else
            myEvent.Set();
    }
}

completedEvent.WaitOne(); // Wait for B to finish processing
if (SomeSpecialCondition) // If we terminated without signaling C...
    myEvent.Set();        // Now allow thread C to clean up

This essentially puts Thread A in charge of when Thread C gets to execute. Threads A and B will compete normally but it's up to Thread A to signal the event for Thread C.

share|improve this answer
    
Quick note on the side - other people have suggested using bool or int variables for state, which is a valid approach; one of the reasons I used an additional sync primitive instead is because it can cross instance boundaries, whereas checking a bool or using Interlocked is only useful if all the thread methods are in the same class. Also, don't get thrown off by the workCompleted event, it's not strictly necessary, it's just there to help with cleanup at the end if you need to make sure that C runs after B in the final stages. –  Aaronaught Mar 6 '10 at 16:01
    
Thanks to a fellow Torontonian for your (incredibly) prompt and informative answer. It's much appreciated. No wonder you've got >13K points! –  Tom West Mar 7 '10 at 14:34

Take a look at using Monitor and Monitor.Pulse this will not get you exactly what you want in yielding to a specific thread but it will allow you to transfer control between threads and critical sections.

It's not clear to me what problem you are trying to solve. You may also be able to solve your problem using ReaderWriterLockSlim as well.

Lastly your scenerio sounds to me like an appropriate place to use .NET events instead.

share|improve this answer
    
I really don't see how ReaderWriterLockSlim or event delegates apply here, care to be specific? –  Aaronaught Mar 6 '10 at 15:55
    
It all depends on the problem being solved. My thought was that if the problem was a matter of synchronized access to some shared data maybe a ReaderWriterLock would solve the problem instead of using and releasing locks, monitors, etc. If the actual problem was instead a desire to alert various objects when something happens, then events sound like the way to go. As the original question seemed to lack a description of the problem being solved I was trying to cover all the bases. –  Firestrand Mar 7 '10 at 4:27
    
Thank you very much for the pointer to Monitor.Pulse. This was a .NET specific concurrency construct that I was not familiar with. –  Tom West Mar 7 '10 at 14:36

(Disclaimer: If your only use case is that specific one, @Aaronaught's solution of simply using ManualResetEvents is probably the easiest.)

Edited for additional disclaimer: If you want to extend this concept, be very very wary of deadlocks.

If there are situations where you might want C to do work regardless of whether B has done stuff, but always want B to go first if C is waiting, here's one simple solution:

    object lockObject = new object();
    int WaitCounter = 0;

    void B()
    {
        System.Threading.Interlocked.Increment(ref WaitCounter);

        try
        {
            lock (lockObject)
            {
            }
        }
        finally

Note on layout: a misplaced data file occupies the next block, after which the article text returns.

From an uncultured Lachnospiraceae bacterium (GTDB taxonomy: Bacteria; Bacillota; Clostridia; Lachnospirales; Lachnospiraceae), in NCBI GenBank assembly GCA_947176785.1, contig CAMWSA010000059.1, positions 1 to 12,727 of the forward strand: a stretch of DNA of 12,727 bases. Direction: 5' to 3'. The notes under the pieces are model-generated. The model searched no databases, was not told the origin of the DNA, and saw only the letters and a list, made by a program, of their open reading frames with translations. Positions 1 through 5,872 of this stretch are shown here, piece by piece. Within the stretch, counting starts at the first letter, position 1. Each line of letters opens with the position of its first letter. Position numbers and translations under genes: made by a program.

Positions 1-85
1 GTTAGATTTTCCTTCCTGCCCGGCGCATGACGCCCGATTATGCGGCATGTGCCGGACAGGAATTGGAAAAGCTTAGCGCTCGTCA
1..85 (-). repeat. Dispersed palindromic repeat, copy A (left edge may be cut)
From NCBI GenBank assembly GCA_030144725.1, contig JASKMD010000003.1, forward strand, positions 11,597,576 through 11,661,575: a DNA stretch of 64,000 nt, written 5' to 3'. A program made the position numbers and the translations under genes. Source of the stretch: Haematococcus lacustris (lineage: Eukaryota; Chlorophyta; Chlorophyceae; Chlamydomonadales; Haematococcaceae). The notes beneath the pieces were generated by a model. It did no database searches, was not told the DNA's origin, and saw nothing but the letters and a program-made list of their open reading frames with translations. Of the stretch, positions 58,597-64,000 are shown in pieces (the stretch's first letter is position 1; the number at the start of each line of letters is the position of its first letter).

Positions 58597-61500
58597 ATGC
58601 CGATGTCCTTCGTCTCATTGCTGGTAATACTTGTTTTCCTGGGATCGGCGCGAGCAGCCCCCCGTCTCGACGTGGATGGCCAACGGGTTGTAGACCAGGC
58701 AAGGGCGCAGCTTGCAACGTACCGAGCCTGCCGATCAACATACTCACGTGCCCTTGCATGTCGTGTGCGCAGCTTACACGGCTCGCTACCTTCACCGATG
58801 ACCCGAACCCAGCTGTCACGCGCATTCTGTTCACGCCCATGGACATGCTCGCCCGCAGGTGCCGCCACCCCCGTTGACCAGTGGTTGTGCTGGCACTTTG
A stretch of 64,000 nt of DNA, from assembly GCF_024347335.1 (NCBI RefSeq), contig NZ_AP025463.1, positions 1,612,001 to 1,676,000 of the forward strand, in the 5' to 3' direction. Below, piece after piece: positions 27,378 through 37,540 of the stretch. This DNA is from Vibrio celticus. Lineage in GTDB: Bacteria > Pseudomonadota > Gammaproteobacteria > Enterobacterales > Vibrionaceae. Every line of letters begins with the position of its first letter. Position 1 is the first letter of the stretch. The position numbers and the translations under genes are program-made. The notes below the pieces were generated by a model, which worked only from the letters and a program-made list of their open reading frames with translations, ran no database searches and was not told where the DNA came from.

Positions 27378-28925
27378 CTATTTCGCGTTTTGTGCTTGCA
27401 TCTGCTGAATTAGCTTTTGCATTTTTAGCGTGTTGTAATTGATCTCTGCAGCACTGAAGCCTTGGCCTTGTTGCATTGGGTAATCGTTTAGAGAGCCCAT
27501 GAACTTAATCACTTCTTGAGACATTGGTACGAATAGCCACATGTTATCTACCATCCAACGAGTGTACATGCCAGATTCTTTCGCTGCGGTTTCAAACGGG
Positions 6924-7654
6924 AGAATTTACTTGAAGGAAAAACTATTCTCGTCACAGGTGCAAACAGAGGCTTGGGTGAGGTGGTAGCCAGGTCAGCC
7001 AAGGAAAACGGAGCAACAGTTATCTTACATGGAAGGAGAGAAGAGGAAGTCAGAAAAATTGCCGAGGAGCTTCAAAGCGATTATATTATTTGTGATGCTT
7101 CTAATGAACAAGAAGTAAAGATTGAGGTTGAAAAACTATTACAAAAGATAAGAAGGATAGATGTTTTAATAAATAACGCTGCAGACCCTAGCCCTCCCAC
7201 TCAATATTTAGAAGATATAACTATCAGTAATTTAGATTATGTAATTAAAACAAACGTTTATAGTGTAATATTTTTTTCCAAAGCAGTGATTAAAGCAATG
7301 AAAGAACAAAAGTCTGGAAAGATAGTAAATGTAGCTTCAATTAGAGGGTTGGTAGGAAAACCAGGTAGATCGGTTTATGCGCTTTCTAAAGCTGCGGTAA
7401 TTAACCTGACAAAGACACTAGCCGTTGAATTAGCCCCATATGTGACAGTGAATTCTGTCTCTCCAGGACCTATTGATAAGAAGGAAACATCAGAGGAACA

{
            System.Threading.Interlocked.Decrement(ref WaitCounter);
        }
    }

    void C()
    {
        while (true)
        {
            // always attempt to yield to other threads first
            System.Threading.Thread.Sleep(0);
            lock (lockObject)
            {
                if (WaitCounter > 0)
                    continue;

                // ...

                return;
            }
        }
    }

A bunch of extra code, but no one's ever claimed concurrency is easy. :)

share|improve this answer
    
Shouldn't you be using Interlocked.Read when you pick up the WaitCounter value in C? –  Aaronaught Mar 6 '10 at 15:57
    
@Aaronaught: I don't think you need to for Int32, but I'm not 100% sure... that'd be a good new question to post, actually. :p –  Tanzelax Mar 7 '10 at 5:07
    
@Aaronaught: ...and it's already been asked actually. stackoverflow.com/questions/1186515/interlocked-and-volatile Looks like it's okay without Interlocked.Read. –  Tanzelax Mar 7 '10 at 5:13
    
Thank you for solution and your code. I wasn't familiar with System.Threading.Interlocked.Increment/Decrement (I'm early into .NET programming), so it is another construct to add to my toolbox. Much appreciated! –  Tom West Mar 7 '10 at 14:42

Aaronaught's solution looks sound, but I think a simpler one would be to use a litte more shared state and just a single lock.

Basically you pass control between the threads and the threads decide if it's time for them to work or not. If it's not, they simple PulseAll (move all existing waiting threads into the ready queue) and Wait to (be pulsed and then) get the lock again. At some point, it's decided when ThreadC is good to go.

public class ThreadsGettinCrazy {
  static readonly _sync = new object();
  static bool _threadCReady = false;

  public void ThreadA() {
    while (true) {
      lock(_sync) {
        while(/* my condition not met */) {
          Monitor.PulseAll(_sync);
          Monitor.Wait(_sync);
        }
        // do work, possibly set _threadCReady = true
        Monitor.PulseAll(_sync);
      }
      if (/* i'm done */) break;
    }
  }

  public void ThreadB() {
    while (true) {
      lock(_sync) {
        while(/* my condition not met */) {
          Monitor.PulseAll(_sync);
          Monitor.Wait(_sync);
        }
        // do work, possibly set _threadCReady = true
        Monitor.PulseAll(_sync);
      }
      if (/* i'm done */) break;
    }
  }

  public void ThreadC() {
    lock(_sync) {
      while (!_threadCReady) {
        Monitor.PulseAll(_sync);
        Monitor.Wait(_sync);
      }
      // do work
    }
  }
}
share|improve this answer
    
Thank you very much for code demonstrating the use of Monitor.Pulse. I am astonished and grateful for your effort and am happily examining all three approaches. Regardless of which one I use, they all will certainly be educational. –  Tom West Mar 7 '10 at 14:39
    
You're welcome! –  G-Wiz Mar 7 '10 at 21:04